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Thursday, October 15, 2015

Hurricane Joaquin ~El Faro ~~ negligence law suit for $100 million

Hurricane Joaquin devastated several districts of the Bahamas and caused damage in the Turks and Caicos Islands, parts of the Greater Antilles, and Bermuda. The tenth named storm, third hurricane, and second major hurricane of the 2015 Atlantic hurricane season, Joaquin evolved from a non-tropical low to become a tropical depression on September 28, well southwest of Bermuda.  After becoming a tropical storm the next day, Joaquin underwent rapid intensification, reaching major hurricane strength on October 1. Meandering over the southern Bahamas, Joaquin's eye passed near or over several islands.

Of the many losses, an American cargo ship - El Faro, went missing near Crooked Island with 33 crew members (28 Americans and 5 Poles).   The vessel was last reported to have lost propulsion and begun to list.  Hurricane Hunters aircraft investigating the storm flew much lower than normal in an unsuccessful effort to locate the stricken ship. Search efforts were futile. 

Ships are covered under Marine Hull insurance – the insuring terms being - Institute Time Clauses - Hulls 1.10.83; subsequently ITC 1.11.1995 & more recently International Hull Clauses (01/11/03).  There is also the Nordic plan.   While they are named perils coverages, they exclude loss of life and other liabilities.

Protection and indemnity insurance, more commonly known as "P&I" insurance, is a form of mutual maritime insurance provided by a P&I Club.   These clubs  provide cover for open-ended risks that traditional insurers are reluctant to insure.  They are mutual insurance associations that provides risk pooling, information and representation for its members. Unlike a marine insurance company, which reports to its shareholders, a P&I club reports only to its members.  P&I insurance is primarily intended to cover a shipowner or operator’s liability to others and it generally excludes damage to the insured’s own property.  Some P&I covers are designed to cover both the contractual and legal liabilities of  the owner of a vessel.  Liabilities can arise : towards cargo owners; to the crew; to third parties  and costs of defence against legal liability claims.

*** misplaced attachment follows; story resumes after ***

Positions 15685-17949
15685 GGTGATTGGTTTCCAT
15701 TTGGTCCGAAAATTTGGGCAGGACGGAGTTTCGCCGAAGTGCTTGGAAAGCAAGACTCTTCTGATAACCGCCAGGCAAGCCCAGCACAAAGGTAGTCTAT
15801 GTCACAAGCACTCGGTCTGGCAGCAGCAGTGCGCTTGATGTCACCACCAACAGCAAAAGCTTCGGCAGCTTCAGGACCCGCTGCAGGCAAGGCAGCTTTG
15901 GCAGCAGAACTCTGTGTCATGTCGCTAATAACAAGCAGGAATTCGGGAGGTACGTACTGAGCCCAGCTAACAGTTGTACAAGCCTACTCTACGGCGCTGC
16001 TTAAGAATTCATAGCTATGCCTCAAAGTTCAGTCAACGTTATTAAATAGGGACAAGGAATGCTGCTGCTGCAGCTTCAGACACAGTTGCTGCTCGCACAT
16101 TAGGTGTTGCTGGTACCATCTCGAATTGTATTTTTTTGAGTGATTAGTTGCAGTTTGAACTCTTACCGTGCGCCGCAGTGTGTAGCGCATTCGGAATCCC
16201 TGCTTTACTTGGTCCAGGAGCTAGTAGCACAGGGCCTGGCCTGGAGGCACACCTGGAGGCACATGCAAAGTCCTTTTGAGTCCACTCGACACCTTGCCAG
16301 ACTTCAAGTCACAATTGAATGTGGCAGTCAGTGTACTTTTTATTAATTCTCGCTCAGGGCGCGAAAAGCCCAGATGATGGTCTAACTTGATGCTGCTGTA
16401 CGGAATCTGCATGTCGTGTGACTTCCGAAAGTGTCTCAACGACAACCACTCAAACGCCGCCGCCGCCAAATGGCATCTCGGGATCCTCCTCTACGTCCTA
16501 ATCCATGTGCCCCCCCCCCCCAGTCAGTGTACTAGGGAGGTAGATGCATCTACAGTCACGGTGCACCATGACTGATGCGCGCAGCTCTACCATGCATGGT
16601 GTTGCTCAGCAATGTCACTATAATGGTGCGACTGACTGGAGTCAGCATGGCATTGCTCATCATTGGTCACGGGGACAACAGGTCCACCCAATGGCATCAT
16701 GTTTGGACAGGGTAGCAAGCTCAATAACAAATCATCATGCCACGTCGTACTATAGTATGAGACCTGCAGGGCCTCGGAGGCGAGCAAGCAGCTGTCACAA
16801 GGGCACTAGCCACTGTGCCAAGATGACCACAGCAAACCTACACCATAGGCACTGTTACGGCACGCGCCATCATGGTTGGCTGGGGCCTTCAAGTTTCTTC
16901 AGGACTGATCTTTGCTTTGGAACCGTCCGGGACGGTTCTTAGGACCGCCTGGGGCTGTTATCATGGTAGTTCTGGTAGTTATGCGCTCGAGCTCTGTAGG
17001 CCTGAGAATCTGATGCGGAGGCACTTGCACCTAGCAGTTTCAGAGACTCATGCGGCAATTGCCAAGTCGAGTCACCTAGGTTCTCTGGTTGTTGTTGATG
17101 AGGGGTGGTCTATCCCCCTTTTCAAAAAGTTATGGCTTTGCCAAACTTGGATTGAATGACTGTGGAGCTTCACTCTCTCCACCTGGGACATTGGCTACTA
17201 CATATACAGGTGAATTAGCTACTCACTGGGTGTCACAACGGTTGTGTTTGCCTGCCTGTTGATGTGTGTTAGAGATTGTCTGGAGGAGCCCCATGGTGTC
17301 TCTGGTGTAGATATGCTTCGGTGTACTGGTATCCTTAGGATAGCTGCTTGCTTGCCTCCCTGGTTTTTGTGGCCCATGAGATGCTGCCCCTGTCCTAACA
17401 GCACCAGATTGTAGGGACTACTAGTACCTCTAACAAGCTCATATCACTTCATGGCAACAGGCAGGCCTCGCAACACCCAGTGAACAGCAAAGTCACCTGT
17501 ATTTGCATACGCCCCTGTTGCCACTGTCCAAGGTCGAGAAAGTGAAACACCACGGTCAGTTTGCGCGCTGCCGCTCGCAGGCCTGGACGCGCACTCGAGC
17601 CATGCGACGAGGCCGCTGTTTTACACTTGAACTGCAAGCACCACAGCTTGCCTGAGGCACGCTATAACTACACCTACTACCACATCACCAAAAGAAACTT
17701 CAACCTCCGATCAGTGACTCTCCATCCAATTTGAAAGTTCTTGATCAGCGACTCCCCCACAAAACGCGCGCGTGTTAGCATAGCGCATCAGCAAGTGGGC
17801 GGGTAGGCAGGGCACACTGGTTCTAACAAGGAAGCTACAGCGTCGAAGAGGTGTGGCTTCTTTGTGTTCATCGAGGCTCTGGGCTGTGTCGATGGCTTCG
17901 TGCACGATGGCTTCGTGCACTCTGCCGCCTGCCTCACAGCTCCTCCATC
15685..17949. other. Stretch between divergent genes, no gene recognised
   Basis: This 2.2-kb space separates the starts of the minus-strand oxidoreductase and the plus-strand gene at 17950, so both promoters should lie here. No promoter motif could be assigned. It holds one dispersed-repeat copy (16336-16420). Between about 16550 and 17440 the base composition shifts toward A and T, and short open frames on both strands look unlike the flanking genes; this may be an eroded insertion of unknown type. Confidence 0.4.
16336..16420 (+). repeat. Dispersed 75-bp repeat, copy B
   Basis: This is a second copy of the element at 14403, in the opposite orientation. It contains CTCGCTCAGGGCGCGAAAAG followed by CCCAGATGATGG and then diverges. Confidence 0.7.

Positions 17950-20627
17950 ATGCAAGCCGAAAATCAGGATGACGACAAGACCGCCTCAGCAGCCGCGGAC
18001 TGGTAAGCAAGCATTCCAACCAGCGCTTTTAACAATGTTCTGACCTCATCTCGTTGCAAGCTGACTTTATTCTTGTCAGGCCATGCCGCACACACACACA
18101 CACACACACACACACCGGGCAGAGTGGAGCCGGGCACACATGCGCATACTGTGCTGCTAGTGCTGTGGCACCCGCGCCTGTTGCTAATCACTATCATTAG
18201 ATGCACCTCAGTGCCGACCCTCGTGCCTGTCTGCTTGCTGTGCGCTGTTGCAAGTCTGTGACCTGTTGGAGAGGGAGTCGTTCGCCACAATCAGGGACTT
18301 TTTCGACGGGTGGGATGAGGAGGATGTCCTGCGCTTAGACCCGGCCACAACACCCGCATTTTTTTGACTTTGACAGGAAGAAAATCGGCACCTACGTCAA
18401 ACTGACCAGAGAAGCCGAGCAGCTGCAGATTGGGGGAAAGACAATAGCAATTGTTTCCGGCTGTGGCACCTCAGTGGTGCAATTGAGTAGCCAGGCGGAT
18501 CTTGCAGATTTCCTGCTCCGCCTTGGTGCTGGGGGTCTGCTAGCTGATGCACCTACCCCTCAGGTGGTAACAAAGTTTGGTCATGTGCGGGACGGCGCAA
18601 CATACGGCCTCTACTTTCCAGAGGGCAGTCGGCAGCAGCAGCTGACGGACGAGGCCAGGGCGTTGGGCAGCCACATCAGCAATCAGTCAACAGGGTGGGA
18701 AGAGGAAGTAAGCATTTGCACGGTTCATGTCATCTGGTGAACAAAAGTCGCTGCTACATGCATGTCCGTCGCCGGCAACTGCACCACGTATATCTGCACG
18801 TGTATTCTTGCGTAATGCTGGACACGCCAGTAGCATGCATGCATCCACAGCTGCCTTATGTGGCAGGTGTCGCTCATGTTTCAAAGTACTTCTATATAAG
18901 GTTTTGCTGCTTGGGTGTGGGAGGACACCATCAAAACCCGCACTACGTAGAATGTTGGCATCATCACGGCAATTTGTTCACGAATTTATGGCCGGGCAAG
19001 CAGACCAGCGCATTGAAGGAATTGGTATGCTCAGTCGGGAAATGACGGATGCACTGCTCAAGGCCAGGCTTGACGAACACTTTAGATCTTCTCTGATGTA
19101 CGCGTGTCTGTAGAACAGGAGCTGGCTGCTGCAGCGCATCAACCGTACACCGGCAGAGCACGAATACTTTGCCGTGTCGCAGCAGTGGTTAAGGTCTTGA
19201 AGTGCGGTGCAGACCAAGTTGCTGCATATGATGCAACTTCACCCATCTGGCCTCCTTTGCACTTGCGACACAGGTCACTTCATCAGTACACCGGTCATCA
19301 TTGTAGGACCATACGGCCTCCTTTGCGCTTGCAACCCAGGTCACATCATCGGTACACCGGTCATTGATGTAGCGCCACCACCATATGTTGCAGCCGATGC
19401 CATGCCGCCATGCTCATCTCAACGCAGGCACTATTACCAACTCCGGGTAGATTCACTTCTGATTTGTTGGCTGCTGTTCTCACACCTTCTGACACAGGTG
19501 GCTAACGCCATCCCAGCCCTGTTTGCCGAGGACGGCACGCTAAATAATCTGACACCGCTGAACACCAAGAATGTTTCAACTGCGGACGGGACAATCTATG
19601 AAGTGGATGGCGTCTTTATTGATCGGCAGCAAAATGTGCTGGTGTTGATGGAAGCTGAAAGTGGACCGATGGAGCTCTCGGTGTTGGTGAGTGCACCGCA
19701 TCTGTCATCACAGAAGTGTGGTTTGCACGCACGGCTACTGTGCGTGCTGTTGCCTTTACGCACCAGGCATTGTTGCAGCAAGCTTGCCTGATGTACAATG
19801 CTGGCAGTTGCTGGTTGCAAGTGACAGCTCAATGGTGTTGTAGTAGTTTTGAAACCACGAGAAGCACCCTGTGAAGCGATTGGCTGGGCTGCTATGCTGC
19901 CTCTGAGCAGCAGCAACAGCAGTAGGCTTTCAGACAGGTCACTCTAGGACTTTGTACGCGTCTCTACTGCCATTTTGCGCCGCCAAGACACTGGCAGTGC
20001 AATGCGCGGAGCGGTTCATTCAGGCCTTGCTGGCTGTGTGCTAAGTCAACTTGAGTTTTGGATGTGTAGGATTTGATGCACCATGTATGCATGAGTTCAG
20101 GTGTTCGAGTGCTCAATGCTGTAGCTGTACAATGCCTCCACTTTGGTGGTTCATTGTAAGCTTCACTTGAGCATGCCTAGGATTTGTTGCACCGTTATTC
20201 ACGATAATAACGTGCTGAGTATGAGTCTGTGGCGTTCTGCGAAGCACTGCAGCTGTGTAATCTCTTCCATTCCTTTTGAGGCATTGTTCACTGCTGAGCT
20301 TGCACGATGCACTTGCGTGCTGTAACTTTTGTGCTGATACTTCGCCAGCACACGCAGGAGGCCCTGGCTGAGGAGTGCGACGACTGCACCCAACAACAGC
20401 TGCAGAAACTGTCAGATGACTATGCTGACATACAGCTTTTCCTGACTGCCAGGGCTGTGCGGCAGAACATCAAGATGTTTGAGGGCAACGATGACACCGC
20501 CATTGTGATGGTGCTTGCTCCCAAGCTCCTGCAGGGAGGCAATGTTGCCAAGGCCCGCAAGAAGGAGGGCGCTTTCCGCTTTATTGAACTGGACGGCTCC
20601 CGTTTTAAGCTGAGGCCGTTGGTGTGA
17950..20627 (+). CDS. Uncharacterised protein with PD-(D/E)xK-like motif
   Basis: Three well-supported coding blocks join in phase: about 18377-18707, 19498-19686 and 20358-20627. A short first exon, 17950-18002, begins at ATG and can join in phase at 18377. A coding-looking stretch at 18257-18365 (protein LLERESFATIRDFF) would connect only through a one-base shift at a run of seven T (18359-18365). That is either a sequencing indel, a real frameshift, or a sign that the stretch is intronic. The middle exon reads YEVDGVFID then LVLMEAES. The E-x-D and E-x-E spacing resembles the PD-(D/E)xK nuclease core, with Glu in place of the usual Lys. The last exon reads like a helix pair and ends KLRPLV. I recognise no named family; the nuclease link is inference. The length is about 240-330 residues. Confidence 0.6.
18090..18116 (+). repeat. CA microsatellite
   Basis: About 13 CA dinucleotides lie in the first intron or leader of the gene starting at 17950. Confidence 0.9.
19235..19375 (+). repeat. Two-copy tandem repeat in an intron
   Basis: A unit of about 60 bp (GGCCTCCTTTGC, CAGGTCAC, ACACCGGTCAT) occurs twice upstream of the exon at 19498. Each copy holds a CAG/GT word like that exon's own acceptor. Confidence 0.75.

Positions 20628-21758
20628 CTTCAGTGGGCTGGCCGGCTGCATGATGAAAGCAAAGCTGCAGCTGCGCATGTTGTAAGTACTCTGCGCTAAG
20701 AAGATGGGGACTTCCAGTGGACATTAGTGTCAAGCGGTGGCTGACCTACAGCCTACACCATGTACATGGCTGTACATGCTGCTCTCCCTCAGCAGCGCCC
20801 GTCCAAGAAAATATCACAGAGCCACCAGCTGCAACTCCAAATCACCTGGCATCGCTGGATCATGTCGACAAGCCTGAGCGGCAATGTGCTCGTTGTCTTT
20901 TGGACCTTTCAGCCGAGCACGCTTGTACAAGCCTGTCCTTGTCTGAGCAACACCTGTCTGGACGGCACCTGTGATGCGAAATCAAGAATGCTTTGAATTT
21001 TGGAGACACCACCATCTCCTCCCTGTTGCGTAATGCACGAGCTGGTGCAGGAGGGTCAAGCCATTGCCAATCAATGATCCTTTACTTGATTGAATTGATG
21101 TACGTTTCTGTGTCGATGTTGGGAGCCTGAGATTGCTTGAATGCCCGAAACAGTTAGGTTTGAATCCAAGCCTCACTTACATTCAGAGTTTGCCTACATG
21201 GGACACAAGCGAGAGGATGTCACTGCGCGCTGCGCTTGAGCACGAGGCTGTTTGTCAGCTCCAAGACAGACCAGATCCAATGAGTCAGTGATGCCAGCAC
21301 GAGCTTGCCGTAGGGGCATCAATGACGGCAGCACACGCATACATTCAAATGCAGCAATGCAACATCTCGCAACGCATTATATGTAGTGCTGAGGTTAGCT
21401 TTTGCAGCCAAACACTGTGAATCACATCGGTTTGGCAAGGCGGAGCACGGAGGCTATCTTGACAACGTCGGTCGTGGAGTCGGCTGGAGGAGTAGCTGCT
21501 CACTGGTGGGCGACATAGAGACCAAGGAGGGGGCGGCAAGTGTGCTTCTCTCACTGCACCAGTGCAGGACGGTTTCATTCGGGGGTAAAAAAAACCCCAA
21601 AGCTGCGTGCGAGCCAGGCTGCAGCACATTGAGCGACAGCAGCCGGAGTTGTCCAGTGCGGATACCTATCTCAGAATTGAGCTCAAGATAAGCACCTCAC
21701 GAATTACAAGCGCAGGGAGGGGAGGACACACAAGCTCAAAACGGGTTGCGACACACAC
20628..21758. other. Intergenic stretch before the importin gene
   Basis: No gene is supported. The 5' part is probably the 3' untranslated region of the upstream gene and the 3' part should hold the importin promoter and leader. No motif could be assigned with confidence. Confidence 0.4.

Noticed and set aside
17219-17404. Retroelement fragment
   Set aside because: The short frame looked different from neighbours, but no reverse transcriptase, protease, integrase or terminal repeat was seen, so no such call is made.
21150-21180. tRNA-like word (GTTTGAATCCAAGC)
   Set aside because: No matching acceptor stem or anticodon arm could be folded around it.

The life of a seaman is tough and hazardous.  They are exposed to maritime perils an dangers.  Seamen injured aboard ship in US can claim under : the principle of maintenance and cure, the doctrine of unseaworthiness, and the Jones Act.  The Merchant Marine Act of 1920, also known as the Jones Act, is a United States federal statute that provides for the promotion and maintenance of the American merchant marine.  A case before the US Supreme Court [Chandris, Inc., v. Latsis, (1995)], has set a benchmark for determining the status of any employee as a "Jones Act" seaman. Any worker who spends less than 30 percent of his time in the service of a vessel on navigable waters is presumed not to be a seaman under the Jones Act.

Reuters and many other media report of the negligence lawsuit on the behalf of Lonnie Jordan being  just the first in what Willie Gary said will be a number of cases against TOTE Maritime, the owner of the El Faro which sank in 15,000 feet of water in the Bahamas Oct. 1.

Jordan, 33, of Jacksonville, worked on the ship for 13 years as a cook and at other jobs, his family told the Times-Union after it was reported the ship sank. Attorney Willie E. Gary, flanked by relatives of other crew members,  said another ship could have sailed with the cargo but that TOTE was more interested in profit than the safety of the 33 crew members on board and who lost their lives when the 790-foot ship went down during Hurricane Joaquin.

“We are at war now,” Gary said, flanked by Jordan family members outside the Duval County Courthouse, where the lawsuit was filed. “We understand they could have gotten a different ship, they could have sailed a different route.” Mike Hanson, a crisis-management consultant working with TOTE, said Wednesday morning prior to the lawsuit being filed that the company has a policy of not responding to pending lawsuits but is supportive of the families of the El Faro crew. “The company remains fully focused on supporting the families and their loved ones,” he said in a statement on behalf of TOTE.